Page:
The complication introduced by life with option #3, of course, was the subsequent need to select a mutually agreeable movie that would satisfy our current (definitely capricious, somewhat ephemeral, possibly idiosyncratic) entertainment needs. Now, sometimes making a decision by committee (even a committee of two) is just a stone-cold certain recipe for general disappointment, and choosing a movie in this way seems to be especially prone to failure. Nevertheless, perhaps blinded by love, we forged ahead. The Entertainment Committee reviewed the available physical plant constraints, striking a sub-committee to research and report back on the issue of “what movies do we have*?”). We reviewed the goals and concerns of the various stakeholders, striking a sub-committee to ascertain and report back upon the views of those directly affected by the plan. We reviewed the data concerning additional relevant environmental and external factors, such as time constraints (the outer envelope of our available time window was 100-120 minutes) and the existence of spouse’s standing (unduly restrictive, in my opinion) “No Star Wars” policy.

At the intersection of all of these curves, we found our solution set: Lady in the Water.Paul Giamatti and M. Night Shama-lama-ding-dong, how could you do me so wrong?  Hey, there's a song in that...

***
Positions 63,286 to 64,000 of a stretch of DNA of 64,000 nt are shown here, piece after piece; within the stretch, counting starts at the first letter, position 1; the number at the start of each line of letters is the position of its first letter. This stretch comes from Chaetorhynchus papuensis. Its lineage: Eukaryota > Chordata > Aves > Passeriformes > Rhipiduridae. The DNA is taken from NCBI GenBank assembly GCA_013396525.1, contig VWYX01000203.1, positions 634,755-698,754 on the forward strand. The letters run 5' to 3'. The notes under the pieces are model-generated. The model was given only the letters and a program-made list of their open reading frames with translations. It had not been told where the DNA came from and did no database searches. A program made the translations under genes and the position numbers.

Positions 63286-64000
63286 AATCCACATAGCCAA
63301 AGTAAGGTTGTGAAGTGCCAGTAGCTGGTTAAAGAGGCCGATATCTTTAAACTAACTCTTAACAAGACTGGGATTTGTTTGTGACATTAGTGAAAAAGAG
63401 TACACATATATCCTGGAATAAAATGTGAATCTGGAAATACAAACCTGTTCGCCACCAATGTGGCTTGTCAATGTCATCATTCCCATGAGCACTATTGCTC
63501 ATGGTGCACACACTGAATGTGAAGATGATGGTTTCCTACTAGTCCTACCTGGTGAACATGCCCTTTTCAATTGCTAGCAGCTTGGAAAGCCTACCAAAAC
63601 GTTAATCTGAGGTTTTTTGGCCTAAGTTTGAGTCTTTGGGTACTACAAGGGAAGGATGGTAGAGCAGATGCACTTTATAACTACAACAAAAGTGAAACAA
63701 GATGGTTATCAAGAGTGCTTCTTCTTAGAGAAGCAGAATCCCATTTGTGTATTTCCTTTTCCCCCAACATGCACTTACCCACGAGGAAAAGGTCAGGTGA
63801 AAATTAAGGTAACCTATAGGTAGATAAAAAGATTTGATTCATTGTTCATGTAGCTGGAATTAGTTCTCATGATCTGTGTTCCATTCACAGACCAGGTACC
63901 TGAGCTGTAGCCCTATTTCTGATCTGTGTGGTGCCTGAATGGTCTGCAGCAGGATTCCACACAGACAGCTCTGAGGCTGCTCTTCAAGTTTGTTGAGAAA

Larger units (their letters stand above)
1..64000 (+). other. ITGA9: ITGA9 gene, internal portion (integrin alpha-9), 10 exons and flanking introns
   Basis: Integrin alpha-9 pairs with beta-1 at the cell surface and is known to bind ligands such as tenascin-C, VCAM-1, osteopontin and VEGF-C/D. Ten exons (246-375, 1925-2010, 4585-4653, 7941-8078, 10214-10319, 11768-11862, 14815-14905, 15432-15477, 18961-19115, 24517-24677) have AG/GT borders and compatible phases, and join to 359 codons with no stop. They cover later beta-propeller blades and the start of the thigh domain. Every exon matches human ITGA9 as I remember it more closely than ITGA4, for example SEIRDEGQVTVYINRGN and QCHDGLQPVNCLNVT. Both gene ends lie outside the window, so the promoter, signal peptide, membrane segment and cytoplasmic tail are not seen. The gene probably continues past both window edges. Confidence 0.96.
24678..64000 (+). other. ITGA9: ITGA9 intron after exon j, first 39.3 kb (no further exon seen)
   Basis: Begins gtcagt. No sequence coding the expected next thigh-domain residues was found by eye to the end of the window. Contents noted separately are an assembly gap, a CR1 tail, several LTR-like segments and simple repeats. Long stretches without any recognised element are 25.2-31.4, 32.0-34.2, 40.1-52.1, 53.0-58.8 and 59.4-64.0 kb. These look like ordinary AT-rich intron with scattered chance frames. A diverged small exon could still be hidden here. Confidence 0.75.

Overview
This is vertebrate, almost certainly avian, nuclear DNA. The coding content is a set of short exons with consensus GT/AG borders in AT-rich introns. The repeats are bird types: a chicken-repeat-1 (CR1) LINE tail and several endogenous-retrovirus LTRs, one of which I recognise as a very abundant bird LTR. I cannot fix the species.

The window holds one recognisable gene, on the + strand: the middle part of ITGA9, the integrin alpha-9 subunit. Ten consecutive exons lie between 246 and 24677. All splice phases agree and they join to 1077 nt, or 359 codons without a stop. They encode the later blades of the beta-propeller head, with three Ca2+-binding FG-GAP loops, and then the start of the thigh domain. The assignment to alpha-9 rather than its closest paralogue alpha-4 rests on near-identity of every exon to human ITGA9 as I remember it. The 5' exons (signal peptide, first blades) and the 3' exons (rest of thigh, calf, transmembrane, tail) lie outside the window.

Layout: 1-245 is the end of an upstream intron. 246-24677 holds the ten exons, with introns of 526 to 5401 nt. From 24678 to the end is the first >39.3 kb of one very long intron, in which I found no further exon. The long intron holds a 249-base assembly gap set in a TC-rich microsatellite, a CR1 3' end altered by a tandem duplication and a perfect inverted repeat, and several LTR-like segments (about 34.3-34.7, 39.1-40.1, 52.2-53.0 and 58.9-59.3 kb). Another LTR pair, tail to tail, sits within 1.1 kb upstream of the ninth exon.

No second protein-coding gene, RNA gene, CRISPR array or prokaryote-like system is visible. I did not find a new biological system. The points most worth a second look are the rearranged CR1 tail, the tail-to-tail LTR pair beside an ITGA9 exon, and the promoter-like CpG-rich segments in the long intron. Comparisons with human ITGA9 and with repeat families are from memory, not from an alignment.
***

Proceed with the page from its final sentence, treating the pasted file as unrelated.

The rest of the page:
Not a good night for the committee. I have seen and very much enjoyed both Unbreakable and The Sixth Sense; I also saw Signs, which was a little sillier and a lot less compelling than either of the other two, in my opinion. I have not seen any of M. Night Shyamalan’s other work. Advertised as a “classic bedtime story for a new generation”, I found it to be a complete failure on all fronts. Shyamalan is a talented director, conversant stylistically with a wide breadth of shot styles, angles and camera movement techniques that strongly suggest a Hitchcockian level of mastery, at least in the suspense/horror genre. Many of the shots were cinematically beautiful and interesting but I found that, especially early in the film, I was aware of the number of different “techniques” that were being thrown at me as a viewer, one after the other in rapid succession. I was consciously aware of the director trying to manipulate me, and as a result became distracted by that rather than involved in the film. This is a particularly unfortunate result in the context of this film’s narrative because as it happens, early in the film there is a tremendous amount of important plot setup information also being shovelled at the viewer. In addition to the usual character introductions and situational setup, there is the matter of the “legend” (wholly unique to this film) around which the later action entirely revolves. Factoring in the heavily accented speech of one important expositional character (Cindy Cheung) and the propensity of the other major expositional character (Bryce Dallas Howard) to hiss her lines in a breathless (no doubt “dramatic”, but also “highly annoying”) whisper, the end result is a fully distracted viewer who has absolutely no idea what is going on. If I were to tell you, without spoiling any of the plot, that you must be prepared to unquestioningly and unhesitatingly accept the existence of certain mythical justice-dispensing tree-monkeys and their presence in the immediate vicinity of Philadelphia for this tale to work, would you understand how this level of distraction and confusion might be problematic?